From “Come and Take It” to “Go and Make It”

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The year was 1835. In a small skirmish near Gonzales, Texas, 130 Texan revolutionaries defeated a small force of Mexican infantry sent to capture the garrison cannon.

This wasn’t just any artillery—the cannon had been gifted to the town of Gonzales by the Mexican government 4 years prior. Now, with war on the horizon, the Mexican government wanted it back. The Texans responded with a legendary act of defiance: they raised a small flag above the town that read, “Come And Take It.”

And thus began the Texas War For Independence. 

By Isaac Morehouse

For thousands of years, revolutionaries who wanted to change the world had few options: They could play politics, protest, or fight. (The latter was a last resort to violence. The former was simply a threat of violence—not much better, and a marginal improvement at best.) Inherent in all of these strategies is an “us versus them” mentality–a tribal paradigm and a zero-sum game of we win, they lose. Today, more and more people are looking for another way.

Go and Make It

It turns out, we don’t have to fight for a better future. We can create one. What would happen if we harnessed the same revolutionary spirit of “Come And Take It,” and reimagined a more creative, entrepreneurial declaration? “Go And Make it.” that if we stopped attacking people for a cause and started attracting people to a cause? What if we became creators instead of mere critics and conquerors? Rather than waging war—either figuratively (in arguing) or literally — what if we channeled all of our passion and energy into disruptive acts of creation?


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What if we bypassed electoral politics and established a more cooperative era…one in which the best ideas win?

In this new age, politicians would be replaced by innovators. Political capital would be replaced by creative capital.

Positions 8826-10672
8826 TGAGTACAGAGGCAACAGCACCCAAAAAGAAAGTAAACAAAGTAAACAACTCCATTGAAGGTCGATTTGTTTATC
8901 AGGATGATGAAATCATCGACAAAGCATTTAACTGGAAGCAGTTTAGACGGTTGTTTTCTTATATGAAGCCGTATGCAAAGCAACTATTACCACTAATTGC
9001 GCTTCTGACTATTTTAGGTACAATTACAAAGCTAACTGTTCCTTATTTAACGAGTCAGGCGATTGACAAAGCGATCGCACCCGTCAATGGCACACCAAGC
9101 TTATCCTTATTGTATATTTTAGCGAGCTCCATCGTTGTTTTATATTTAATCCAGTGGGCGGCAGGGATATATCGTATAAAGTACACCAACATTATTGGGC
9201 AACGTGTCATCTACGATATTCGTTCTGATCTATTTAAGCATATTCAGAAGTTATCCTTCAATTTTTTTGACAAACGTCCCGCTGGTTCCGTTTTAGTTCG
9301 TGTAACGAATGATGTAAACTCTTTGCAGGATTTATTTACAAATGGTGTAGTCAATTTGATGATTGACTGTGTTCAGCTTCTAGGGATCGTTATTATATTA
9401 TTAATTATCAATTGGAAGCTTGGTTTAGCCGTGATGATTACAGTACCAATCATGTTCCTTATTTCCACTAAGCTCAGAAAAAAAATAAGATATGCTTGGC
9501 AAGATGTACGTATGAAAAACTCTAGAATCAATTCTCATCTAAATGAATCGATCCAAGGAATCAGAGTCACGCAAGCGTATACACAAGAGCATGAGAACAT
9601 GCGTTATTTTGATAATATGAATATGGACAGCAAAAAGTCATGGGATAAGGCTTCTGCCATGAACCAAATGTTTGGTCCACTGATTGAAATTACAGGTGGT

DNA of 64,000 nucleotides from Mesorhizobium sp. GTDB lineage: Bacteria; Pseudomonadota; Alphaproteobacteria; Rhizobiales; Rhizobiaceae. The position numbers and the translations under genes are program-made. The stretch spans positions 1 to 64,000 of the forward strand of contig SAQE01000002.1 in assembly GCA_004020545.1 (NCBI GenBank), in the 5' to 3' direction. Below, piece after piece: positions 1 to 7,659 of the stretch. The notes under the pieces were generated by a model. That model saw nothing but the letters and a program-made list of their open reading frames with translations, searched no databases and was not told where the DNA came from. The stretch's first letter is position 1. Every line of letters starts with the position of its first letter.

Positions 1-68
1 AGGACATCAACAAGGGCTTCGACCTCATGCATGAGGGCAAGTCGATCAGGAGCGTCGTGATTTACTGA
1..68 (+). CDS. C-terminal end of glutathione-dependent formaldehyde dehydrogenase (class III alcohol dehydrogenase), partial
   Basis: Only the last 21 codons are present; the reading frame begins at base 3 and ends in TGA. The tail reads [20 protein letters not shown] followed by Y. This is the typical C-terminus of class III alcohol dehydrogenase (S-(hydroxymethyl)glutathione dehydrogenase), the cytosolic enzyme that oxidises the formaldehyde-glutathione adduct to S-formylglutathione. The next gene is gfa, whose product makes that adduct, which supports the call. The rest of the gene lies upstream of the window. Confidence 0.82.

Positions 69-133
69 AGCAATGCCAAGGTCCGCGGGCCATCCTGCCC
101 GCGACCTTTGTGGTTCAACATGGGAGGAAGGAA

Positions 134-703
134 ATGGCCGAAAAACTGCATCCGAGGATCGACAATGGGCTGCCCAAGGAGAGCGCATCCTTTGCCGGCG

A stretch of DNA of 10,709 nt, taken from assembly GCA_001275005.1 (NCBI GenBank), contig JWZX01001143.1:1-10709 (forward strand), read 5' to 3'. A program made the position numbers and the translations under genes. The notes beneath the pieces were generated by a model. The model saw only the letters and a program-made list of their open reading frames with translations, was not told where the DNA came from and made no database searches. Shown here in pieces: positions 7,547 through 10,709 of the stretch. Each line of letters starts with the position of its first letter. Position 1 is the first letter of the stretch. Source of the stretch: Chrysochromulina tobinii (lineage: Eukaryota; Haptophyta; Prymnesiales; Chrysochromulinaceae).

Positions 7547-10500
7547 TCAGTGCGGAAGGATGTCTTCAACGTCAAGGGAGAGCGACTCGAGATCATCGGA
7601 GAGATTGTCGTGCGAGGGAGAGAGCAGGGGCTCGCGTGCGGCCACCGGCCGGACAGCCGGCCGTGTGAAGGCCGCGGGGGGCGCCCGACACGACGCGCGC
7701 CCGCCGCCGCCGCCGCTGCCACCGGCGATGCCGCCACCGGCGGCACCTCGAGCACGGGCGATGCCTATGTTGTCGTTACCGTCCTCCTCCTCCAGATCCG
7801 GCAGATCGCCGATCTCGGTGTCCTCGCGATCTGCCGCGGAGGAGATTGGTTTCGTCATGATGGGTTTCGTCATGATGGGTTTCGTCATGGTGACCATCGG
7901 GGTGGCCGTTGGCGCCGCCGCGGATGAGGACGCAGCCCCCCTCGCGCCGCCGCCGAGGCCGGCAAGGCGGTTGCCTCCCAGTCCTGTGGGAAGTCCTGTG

Social change would not be planned by bureaucrats. It would emerge from the collective creativity of artists, scientists, and entrepreneurs working in cooperation.

Can you imagine a future like this? Is it possible? If it were, we would probably expect futuristic ideas like floating cities, digital currencies, and space travel to become a reality in our lifetimes. Yesterday’s revolutionaries resisted tyranny with swords, rifles, and cannons. Today’s revolutionaries are able to disrupt the status quo peacefully—with software code, 3D printers, and digital currencies.


This paradigm shift isn’t just philosophical—it’s also practical.

Think about it: the costs of agitating, electioneering and protest are high. When you go and make it, you criticize by creating.

Creating is more effective than conquering. It creates prosperity, stability, and cooperation.

Like What?

Consider Uber—rather than organizing political protests against the taxicab economic cartel, innovative entrepreneurs simply created a better solution. Airbnb turned middle-class homeowners into entrepreneurs, almost overnight. It is now the world’s largest “hotel” chain.

Praxis reimagined higher education, and created an alternative to college that’s less than the cost of one semester at most universities. 3D printing technology is democratizing manufacturing, and making it easier than ever for visionary startups to bring new products
to market. 

Courtesy: Foundation for Economic Education


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